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Should Kids Root for Croatia or France in the World Cup Finals?

The entire tournament has been a thrill, but, as a parent, you may not have had the time to witness every beautiful goal, epic save, and artful flop.

GETTY: Fatherly Illustration

After what feels like six months, the World Cup Final is finally here. France and Croatia will face off on Sunday at 11 a.m. EST to determine which country will hold bragging rights for the next four years (and if Zagreb will burn itself happily to the ground). The final comes on the heels of a thrilling tournament that, in all likelihood, you saw some clips of — maybe a game or two. So, who should you root for with the kid?

And, yes, you should watch. Not only is it fun and good for the kid if he or she plays soccer, it’s an important learning moment: Soccer is something the world cares about and Americans don’t. It’s a way to understand one’s own culture.

Still, it’s not good being the under-educated bandwagon fan. That fan is the worst. So go in able to articulate why you’re rooting for whomever you’re rooting for. Have a justification. Borrow ours!

Croatia: The Case for the Underdog

We’re Americans and there is nothing America loves more than watching the underdog take down the arrogant favorite. And Croatia is the ultimate underdog, a scrappy squad that has defied expectations every step of the way by winning in extra time and on penalty kicks. Captained by a tiny man with big man swagger, Croatia is aggressive and dynamic. They are also beloved by their countrymen.

https://www.youtube.com/watch?v=B8-FlvLjplg

But let’s focus on the leading man. Croatia is led by Luka Modrić, a scrappy 32-year-old midfielder who looks like the House Elf from Harry Potter and has the heart of a fucking lion. He’s not a household name in the states even though he’s one of the world’s most consistently excellent players. He tackles big men. He talks shit. He’s the athlete all undersized kids should look up to (barely) in awe. And when Croatia wins — and they do win — he tends to sit on his teammates’ shoulders or play with toddlers on the field. He is, in short, highly relatable for kids. Modric is also the key to the match for Croatia, so it makes sense to have kids focus on him.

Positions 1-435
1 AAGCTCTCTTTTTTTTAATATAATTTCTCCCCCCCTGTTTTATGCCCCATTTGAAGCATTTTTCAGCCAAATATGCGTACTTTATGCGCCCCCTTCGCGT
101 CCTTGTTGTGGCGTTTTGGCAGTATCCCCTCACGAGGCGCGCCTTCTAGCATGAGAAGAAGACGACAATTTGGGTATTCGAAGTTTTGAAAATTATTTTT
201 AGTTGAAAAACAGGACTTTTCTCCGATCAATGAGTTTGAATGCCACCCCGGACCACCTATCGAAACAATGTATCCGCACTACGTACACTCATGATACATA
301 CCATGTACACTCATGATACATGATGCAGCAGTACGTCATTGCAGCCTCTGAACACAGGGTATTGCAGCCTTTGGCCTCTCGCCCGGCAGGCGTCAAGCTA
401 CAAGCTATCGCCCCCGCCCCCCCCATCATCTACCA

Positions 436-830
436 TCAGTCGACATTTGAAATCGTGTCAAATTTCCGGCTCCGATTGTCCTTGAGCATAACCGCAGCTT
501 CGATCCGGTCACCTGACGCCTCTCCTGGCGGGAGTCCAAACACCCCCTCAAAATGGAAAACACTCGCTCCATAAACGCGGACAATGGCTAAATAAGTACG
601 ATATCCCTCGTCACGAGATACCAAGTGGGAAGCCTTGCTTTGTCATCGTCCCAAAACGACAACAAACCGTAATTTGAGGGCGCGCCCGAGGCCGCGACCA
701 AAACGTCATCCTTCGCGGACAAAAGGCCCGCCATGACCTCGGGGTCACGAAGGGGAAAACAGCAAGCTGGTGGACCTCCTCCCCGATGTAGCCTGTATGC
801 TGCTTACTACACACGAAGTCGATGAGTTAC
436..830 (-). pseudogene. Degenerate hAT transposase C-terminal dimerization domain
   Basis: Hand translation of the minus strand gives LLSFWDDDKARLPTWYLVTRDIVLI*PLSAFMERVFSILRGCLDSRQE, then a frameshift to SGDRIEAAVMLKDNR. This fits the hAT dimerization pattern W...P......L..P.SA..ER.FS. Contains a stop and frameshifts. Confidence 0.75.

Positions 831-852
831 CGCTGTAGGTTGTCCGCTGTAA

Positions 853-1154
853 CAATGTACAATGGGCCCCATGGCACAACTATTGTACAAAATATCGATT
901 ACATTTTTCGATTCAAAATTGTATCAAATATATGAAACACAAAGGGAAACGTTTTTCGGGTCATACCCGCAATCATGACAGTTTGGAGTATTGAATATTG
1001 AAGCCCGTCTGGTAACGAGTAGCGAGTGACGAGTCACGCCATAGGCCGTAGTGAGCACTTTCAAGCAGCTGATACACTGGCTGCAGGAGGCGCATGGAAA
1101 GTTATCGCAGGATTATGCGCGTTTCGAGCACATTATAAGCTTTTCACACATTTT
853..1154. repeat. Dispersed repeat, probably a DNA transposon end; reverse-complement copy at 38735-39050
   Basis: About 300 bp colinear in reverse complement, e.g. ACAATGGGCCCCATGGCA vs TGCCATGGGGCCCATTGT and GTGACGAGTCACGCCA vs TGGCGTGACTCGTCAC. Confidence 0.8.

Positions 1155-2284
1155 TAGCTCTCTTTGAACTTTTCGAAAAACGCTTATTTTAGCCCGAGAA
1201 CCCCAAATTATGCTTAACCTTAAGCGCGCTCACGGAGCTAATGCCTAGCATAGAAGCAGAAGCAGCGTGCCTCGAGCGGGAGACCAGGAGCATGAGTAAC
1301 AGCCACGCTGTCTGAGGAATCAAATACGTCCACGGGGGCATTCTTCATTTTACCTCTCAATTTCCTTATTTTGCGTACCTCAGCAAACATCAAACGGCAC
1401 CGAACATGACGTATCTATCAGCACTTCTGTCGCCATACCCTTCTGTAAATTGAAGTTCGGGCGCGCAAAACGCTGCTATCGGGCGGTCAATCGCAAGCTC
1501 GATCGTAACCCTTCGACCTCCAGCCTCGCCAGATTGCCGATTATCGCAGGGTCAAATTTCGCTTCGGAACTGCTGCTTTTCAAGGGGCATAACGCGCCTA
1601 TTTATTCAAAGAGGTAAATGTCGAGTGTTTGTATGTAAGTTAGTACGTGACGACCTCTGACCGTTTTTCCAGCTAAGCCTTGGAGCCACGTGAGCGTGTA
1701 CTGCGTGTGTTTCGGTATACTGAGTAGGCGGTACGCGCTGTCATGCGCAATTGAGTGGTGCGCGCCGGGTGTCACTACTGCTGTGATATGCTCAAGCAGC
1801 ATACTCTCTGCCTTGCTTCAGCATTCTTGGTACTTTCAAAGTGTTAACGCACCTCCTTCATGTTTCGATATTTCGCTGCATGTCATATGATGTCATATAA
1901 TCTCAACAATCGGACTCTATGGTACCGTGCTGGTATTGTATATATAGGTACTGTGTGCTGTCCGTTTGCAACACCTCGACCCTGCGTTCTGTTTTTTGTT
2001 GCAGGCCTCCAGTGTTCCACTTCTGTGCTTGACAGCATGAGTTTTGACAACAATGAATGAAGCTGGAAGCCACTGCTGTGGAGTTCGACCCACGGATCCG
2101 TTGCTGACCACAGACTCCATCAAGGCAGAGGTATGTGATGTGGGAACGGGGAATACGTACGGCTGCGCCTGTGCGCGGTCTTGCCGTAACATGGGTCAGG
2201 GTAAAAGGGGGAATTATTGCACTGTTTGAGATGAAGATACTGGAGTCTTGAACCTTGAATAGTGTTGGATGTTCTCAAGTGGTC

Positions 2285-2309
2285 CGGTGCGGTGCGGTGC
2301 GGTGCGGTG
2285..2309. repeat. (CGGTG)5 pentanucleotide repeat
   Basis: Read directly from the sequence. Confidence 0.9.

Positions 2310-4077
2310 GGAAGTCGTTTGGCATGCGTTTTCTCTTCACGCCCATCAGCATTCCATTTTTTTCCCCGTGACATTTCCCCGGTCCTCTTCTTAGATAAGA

Fatherly IQ
  1. Do you think that yelling is necessary when dealing with little kids?
    Yes. It’s often the only thing that works
    Sometimes. I don’t yell often, but it has its time and place
    No. It’s not healthy
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France: The Case for the Favorite

Look, nobody is going to argue that rooting for the underdog is a lot of fun. But you know what’s more fun than rooting for the underdog? Rooting for the team that actually wins. Croatia’s Cinderella story has been inspiring and memorable, but Jay-Z put it best when he proclaimed, “Moral victories is for minor league coaches.” And if you are looking to forego moral victories in favor of real victories, you are probably better off hopping on France’s bandwagon.

France was widely considered one of the favorites heading into the World Cup and over the course of six games, the French have been the most dominant team in this tournament. They have managed to comfortably beat several powerhouse teams, shutting down Messi and Suarez in their wins against Argentina and Uruguay, by leaning on a few veterans and the 20-year-old wonderboy Mbappe.

Many will argue that Croatia has the better narrative but when it comes to which team is actually more fun to watch, it’s hard to argue that France isn’t the more entertaining squad. Throughout the entire World Cup, they have allowed only four goals despite facing some of the most potent offenses in the world. Up to this point, Croatia has relied on keeping games close and sneaking out a late win but it’s a strategy that likely won’t win against France. So while your buddies root passionately for Croatia to pull off the upset, take some pride in the safe pick and cheer on France as they cruise to a comfortable victory.

Conclusion

Both teams are going to be fun to root for, but anyone who roots for a “good game” is a jerk and a hack. Anyone who does so in front of children is teaching bad behavior. Choose a team and yell at the television. That’s how soccer (and football for that matter) is meant to be watched.